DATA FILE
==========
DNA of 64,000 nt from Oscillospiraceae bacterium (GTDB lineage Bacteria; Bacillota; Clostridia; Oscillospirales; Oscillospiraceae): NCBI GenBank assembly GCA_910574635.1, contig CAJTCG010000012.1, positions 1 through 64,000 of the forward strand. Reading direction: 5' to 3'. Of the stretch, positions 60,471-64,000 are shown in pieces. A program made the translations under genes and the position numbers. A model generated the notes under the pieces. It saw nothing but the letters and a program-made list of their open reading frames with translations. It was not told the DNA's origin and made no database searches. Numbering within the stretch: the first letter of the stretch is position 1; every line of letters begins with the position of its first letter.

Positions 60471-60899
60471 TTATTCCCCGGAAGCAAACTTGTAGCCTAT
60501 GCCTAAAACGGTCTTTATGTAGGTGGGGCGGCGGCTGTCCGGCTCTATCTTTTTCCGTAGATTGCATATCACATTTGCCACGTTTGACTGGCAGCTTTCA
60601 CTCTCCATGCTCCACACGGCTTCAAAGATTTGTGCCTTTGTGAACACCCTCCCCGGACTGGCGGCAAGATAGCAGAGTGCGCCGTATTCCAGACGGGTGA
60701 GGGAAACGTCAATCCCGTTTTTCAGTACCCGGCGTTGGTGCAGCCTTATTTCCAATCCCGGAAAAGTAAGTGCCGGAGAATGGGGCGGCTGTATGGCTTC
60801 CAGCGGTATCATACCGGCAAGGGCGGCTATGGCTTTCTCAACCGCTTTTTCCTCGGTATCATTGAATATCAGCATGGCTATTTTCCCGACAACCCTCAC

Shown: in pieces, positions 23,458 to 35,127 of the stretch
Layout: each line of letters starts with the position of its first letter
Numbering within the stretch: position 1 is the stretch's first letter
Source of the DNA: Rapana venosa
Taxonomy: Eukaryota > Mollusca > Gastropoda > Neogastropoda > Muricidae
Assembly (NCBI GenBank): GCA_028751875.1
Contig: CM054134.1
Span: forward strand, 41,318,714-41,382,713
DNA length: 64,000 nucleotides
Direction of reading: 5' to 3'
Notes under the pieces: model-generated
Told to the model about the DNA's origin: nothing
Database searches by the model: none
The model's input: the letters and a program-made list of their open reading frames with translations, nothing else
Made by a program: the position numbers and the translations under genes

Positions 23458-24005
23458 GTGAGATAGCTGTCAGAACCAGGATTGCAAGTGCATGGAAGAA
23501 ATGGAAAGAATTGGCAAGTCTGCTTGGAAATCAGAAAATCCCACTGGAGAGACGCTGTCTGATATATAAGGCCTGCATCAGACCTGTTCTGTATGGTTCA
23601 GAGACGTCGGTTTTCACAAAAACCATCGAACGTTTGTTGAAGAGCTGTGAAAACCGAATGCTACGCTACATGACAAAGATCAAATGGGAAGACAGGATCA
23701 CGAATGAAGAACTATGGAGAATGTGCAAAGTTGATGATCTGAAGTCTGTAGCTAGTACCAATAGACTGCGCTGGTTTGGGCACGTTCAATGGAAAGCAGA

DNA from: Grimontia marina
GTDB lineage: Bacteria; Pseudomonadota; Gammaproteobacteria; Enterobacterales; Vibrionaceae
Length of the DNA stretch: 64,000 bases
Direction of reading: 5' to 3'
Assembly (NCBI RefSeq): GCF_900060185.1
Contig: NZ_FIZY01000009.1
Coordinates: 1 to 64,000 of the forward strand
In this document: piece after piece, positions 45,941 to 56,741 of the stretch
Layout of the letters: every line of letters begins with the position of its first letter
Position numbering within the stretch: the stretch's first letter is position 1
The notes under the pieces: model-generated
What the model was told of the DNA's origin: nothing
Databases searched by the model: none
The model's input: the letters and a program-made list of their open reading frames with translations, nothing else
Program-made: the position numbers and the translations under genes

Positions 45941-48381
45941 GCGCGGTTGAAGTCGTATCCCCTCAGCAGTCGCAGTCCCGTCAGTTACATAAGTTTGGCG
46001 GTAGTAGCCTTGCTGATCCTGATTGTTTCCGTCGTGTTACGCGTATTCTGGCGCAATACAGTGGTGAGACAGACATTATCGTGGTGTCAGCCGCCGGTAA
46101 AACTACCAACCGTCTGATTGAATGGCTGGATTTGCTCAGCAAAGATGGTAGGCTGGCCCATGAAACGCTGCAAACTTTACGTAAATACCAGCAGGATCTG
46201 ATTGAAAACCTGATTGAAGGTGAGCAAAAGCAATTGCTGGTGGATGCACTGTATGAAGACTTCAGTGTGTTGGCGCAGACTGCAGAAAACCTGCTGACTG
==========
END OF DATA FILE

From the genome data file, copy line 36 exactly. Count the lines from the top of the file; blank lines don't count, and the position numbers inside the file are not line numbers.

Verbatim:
Layout of the letters: every line of letters begins with the position of its first letter